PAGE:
Leaved pastries are traditionally found in many parts of the world – Europe, the Mediterranean, the Middle East and China. All leaved pastries (apart from puff pastry) are made from a sheet of dough that is as thin as tissue paper – so thin you can read through it.
Traditionally, the dough is made by hand by gently rolling, stretching or pressing it into very thin sheets. Now we can buy it ready made.
In New Zealand it is sold as filo (or phyllo) pastry. Before baking, the dough is brushed with butter or oil. It is then used in different ways depending on the recipe. It can be cut into sheets and layered in a tin, cut to make individual rolls or rolled up as one large roll.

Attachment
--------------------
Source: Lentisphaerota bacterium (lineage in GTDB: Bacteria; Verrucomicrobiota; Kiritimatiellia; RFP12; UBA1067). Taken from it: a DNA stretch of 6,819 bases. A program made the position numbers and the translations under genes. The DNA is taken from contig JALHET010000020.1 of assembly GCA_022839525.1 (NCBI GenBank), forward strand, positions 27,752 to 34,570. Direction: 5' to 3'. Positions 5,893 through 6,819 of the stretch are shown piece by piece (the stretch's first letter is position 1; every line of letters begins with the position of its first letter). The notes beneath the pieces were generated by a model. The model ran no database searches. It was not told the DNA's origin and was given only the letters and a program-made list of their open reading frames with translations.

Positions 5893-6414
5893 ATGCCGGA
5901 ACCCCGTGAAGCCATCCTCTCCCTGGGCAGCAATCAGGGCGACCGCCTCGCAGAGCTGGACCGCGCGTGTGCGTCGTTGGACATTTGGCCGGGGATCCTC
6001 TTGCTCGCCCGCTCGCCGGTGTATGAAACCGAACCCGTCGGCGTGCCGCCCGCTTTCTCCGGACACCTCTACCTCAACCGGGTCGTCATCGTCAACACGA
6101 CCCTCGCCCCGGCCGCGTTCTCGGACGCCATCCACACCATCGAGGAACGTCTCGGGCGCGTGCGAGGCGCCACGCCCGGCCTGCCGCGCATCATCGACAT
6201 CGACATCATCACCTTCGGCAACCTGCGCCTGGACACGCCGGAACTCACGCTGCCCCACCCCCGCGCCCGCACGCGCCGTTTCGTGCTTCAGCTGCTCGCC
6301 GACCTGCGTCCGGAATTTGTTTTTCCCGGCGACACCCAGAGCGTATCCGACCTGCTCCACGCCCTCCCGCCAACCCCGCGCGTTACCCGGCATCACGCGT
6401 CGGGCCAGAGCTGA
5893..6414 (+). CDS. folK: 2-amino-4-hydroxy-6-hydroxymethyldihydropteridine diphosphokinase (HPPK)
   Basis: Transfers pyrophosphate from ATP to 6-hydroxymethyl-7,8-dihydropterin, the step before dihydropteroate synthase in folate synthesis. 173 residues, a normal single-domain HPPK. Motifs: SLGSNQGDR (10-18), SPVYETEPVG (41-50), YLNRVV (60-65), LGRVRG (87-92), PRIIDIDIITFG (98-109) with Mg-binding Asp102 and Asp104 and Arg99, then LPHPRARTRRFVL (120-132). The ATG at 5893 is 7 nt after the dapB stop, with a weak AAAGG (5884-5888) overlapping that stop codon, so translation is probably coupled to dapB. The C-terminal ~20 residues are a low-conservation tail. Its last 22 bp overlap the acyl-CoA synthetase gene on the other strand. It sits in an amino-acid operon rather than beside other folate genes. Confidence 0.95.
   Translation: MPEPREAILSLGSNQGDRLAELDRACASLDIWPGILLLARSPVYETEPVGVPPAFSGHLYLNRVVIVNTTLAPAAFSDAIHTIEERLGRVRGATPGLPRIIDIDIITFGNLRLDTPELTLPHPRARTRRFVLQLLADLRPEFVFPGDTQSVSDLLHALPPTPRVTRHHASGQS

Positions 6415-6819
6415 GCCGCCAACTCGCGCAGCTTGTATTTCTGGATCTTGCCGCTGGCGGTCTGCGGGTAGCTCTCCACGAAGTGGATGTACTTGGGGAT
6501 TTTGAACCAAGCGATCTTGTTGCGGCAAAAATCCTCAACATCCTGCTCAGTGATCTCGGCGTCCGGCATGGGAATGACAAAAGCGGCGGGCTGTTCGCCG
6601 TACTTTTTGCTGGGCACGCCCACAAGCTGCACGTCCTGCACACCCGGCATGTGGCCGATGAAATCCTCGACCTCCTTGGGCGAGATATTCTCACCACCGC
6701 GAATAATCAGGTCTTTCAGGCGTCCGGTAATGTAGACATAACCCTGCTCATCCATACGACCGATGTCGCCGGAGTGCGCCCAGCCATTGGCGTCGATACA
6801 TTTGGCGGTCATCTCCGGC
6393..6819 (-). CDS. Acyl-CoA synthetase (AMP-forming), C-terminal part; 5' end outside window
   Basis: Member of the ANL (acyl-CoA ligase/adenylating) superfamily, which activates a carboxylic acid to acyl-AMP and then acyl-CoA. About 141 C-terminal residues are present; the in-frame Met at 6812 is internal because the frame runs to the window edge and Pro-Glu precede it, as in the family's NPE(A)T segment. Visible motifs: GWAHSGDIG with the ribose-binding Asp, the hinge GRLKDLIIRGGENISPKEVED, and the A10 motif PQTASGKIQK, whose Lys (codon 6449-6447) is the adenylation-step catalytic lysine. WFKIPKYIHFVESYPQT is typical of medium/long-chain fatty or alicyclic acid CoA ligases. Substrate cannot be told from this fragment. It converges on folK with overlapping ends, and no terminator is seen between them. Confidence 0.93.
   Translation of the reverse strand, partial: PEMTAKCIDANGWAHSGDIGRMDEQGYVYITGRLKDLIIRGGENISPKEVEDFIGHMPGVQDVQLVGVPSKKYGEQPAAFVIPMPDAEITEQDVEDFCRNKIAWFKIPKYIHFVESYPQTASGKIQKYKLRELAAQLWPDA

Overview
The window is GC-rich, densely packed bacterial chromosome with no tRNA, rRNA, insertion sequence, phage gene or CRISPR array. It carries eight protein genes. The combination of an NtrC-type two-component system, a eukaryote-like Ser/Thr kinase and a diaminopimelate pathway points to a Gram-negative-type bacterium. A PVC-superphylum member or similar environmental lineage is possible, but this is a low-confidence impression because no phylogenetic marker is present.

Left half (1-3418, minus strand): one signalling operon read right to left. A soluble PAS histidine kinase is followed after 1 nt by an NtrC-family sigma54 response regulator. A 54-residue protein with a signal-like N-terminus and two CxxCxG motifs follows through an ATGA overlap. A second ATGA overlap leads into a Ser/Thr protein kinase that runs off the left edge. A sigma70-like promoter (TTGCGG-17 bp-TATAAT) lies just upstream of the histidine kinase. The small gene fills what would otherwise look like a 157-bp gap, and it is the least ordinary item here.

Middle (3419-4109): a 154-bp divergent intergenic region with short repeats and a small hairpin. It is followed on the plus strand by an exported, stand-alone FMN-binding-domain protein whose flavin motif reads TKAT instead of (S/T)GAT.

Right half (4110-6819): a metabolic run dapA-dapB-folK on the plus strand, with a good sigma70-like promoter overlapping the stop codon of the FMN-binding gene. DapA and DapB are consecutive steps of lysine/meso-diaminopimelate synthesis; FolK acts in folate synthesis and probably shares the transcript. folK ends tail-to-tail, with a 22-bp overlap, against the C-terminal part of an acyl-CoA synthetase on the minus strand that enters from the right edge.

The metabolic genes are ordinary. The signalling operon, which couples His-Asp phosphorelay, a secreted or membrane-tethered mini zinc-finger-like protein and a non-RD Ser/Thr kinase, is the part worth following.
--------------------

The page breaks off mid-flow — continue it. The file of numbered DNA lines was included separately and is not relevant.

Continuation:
The pastry is filled with all sorts of delicious fillings – either sweet or savoury – for entrees, mains or desserts. These can include fruit, nuts and honey, meat or cheese and spinach. Popular recipes are traditional strudel from Austria, baklava from the Mediterranean, borek from the Middle East and spring rolls from China.